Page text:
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Issue #2 - April 22 2013


I hope that your week is starting off well!

In today's essay guest expert contributor Brian Lanari explains Enterprise Risk Management and why you need it to avoid certain risks in your business.

Also in today's issue...

Don't let OSHA catch you with your pants down. Find out more in today's Check it Out!

And our Quick Tip today has a suggestion for increasing the exposure of your business now that the days of the yellow pages are major-league numbered.

We hope you enjoy this issue of


"The first step in the risk management process is to acknowledge the
reality of risk. Denial is a common tactic that substitutes
deliberate ignorance for thoughtful planning."
~ Charles Tremper

Enterprise Risk Management (ERM)
What Is It And How Does It Affect My Business?

By Brian Lanari

Q. What is Enterprise Risk Management?

A business risk involves the probability of a loss intrinsic in a company's operations and environment.

Enterprise risk management includes methods and procedures that companies use to manage and seize opportunities related to the achievement of their goals.

Q. What are some of the common risks that businesses face?

  • Higher worker's compensation insurance premiums due to employee injuries and/or illnesses
  • Lower productivity and lost business income due to the absence of injured and/or ill employees
  • Not having enough cash flow to weather emergencies or last minute must haves
  • High interest rates on loans
  • The potential for catastrophic loss when depending too heavily on one single large account (client)

Q. What is involved with managing these risks?

Employee risk management involves indoctrinating and training employees in workplace safety. This can include:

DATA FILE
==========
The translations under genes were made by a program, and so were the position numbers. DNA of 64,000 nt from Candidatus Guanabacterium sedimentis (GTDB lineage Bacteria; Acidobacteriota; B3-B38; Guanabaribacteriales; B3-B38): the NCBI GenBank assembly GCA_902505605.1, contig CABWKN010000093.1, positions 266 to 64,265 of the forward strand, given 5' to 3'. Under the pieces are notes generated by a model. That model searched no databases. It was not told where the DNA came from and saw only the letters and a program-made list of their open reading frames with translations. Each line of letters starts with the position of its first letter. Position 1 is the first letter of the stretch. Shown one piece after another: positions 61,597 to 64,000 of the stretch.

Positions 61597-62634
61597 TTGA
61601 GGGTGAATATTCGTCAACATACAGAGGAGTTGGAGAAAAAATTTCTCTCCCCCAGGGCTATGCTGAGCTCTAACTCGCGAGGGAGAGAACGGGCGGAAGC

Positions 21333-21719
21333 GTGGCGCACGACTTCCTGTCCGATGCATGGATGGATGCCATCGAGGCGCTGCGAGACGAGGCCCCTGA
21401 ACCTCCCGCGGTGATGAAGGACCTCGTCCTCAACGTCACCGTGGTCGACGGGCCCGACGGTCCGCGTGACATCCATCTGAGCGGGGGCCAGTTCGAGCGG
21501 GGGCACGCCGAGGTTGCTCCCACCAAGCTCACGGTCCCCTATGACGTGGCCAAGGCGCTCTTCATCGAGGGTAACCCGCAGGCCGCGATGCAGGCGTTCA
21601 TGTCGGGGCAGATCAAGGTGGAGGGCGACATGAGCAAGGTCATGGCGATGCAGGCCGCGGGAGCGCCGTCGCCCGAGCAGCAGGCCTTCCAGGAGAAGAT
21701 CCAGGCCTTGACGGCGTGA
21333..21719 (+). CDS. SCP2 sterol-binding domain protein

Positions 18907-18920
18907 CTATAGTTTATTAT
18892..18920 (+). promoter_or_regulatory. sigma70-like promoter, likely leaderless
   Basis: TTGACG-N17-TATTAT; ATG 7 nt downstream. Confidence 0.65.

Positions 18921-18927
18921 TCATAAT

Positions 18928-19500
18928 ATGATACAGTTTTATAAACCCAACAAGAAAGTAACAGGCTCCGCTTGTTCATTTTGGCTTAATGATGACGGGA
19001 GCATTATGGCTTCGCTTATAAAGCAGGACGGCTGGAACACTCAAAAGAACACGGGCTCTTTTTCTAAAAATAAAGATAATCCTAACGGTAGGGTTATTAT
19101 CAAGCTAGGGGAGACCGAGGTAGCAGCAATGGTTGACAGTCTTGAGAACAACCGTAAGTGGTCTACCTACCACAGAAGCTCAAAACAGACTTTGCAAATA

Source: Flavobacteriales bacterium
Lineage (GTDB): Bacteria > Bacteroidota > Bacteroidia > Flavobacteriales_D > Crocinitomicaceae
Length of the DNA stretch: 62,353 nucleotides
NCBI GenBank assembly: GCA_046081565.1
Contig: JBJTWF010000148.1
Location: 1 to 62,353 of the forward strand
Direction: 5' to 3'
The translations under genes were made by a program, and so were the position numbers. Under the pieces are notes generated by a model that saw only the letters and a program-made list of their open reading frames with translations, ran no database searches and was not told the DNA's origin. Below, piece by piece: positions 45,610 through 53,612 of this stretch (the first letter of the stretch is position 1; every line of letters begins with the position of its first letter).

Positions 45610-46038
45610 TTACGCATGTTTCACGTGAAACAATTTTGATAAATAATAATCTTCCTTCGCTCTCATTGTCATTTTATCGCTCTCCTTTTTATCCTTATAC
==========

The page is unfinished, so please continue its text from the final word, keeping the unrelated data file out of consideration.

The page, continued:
• Regularly scheduled mandatory training to prevent accidents and illnesses
  • Maintaining a system for clear communication regarding hazards
  • Teaching equipment safety and requiring regular and proper equipment maintenance

There are also compliance issues; some states have thousands.

Financial risk management involves being completely aware of, and nurturing, your company's financial condition. This can include:

  • Identifying the daily financial transactions your business already makes and maximize what's working
  • Having several smaller accounts in addition to any large accounts you might have - large accounts are great but having several smaller accounts in addition to those larger accounts can help your company more easily weather economic downturns
  • Keeping loans to a minimum - most interest rates are astronomical and can seriously cripple a business

Q. How often should you review your risk management strategies and how does this help your bottom line?

Continually! Regular reviews of the strategies you follow will allow you to make adjustments before a problem can seriously impact your business and bottom line.

Pay attention to your workers and their environment and keep in mind that employees who feel cared for will be safer and more productive. Workplace safety equals lower costs.

Reducing employee risks can have the following effects on your bottom line:

  • Lower worker's compensation insurance premiums